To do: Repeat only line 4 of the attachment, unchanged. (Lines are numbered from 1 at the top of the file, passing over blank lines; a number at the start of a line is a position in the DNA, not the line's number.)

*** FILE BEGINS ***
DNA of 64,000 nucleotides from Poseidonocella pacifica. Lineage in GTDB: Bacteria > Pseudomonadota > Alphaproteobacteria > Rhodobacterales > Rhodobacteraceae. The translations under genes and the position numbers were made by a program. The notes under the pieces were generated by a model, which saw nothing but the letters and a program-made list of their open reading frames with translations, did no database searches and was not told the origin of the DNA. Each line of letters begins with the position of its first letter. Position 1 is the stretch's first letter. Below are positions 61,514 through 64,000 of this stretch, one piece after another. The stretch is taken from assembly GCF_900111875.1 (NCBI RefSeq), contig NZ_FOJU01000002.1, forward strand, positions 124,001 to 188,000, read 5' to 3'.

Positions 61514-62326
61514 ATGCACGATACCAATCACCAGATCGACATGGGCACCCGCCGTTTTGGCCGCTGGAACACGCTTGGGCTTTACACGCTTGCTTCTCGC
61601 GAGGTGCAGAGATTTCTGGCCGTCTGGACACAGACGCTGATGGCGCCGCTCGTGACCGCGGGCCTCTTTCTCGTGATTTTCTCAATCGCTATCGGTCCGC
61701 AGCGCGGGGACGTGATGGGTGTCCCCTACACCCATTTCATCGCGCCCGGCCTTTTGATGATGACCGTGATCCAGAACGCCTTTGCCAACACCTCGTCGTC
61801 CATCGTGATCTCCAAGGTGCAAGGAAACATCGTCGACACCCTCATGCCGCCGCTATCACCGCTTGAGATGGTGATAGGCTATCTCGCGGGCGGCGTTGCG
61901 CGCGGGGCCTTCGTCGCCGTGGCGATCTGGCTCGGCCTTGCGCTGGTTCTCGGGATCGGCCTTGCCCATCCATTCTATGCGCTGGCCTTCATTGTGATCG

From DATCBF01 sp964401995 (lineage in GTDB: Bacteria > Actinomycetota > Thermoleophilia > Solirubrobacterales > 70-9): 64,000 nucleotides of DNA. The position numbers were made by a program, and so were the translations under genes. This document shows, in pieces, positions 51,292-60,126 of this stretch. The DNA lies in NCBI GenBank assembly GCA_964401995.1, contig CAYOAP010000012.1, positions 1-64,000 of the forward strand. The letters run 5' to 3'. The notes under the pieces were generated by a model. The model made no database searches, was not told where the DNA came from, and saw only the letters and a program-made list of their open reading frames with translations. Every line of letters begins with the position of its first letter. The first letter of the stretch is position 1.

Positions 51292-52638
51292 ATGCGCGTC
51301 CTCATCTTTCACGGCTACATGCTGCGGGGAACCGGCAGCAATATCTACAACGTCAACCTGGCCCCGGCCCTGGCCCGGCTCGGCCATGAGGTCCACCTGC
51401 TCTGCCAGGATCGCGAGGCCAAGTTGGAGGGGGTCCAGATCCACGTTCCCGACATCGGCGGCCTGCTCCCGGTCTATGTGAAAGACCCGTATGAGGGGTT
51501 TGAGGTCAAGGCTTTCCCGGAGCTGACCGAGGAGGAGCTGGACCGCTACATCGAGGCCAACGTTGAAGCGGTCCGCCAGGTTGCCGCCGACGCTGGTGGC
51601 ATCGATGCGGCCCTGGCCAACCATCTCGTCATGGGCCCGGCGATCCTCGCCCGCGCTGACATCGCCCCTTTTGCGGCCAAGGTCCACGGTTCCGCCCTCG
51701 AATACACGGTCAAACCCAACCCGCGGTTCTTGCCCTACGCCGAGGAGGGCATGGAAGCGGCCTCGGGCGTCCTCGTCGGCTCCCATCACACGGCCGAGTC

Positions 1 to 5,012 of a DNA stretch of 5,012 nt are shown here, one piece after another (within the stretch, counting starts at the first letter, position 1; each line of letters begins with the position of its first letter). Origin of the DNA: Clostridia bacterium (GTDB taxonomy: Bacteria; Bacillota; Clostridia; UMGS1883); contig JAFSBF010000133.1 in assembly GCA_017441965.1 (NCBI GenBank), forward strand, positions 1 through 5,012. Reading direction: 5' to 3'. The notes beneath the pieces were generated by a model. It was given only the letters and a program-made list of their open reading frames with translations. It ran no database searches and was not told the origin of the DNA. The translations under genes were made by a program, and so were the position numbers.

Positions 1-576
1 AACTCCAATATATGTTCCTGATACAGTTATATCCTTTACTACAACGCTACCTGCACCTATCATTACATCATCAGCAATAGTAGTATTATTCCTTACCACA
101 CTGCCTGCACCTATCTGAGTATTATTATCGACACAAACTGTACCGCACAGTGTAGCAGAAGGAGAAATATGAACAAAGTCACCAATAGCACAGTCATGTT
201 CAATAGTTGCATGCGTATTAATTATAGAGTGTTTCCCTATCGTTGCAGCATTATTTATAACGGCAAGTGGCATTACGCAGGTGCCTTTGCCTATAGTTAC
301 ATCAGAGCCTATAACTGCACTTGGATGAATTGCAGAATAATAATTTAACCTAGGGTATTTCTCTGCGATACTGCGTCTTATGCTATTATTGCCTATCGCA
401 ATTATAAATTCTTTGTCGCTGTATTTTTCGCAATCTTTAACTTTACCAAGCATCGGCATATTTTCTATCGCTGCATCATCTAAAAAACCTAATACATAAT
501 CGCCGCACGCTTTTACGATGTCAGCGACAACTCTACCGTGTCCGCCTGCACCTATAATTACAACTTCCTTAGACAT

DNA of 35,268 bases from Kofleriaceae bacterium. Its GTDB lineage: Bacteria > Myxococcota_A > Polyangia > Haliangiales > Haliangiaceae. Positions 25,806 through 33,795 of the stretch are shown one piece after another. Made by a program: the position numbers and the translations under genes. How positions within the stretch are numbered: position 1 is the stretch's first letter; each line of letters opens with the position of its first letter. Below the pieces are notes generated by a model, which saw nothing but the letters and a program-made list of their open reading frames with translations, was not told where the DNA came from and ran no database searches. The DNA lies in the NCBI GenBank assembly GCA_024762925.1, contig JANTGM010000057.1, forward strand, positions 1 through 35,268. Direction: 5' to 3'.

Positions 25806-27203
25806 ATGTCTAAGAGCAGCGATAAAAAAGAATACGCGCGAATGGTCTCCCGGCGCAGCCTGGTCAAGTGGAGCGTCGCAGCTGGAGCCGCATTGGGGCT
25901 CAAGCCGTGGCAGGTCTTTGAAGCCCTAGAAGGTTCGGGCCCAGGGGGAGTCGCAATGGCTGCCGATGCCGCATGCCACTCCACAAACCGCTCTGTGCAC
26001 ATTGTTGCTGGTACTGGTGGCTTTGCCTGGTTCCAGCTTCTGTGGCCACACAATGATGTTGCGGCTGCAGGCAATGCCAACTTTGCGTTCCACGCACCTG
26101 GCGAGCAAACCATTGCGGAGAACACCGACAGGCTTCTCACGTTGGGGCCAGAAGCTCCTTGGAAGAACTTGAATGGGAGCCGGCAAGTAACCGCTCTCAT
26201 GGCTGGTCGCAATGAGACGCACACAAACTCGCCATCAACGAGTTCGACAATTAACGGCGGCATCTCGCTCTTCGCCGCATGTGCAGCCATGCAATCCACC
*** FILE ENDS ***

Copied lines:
61601 GAGGTGCAGAGATTTCTGGCCGTCTGGACACAGACGCTGATGGCGCCGCTCGTGACCGCGGGCCTCTTTCTCGTGATTTTCTCAATCGCTATCGGTCCGC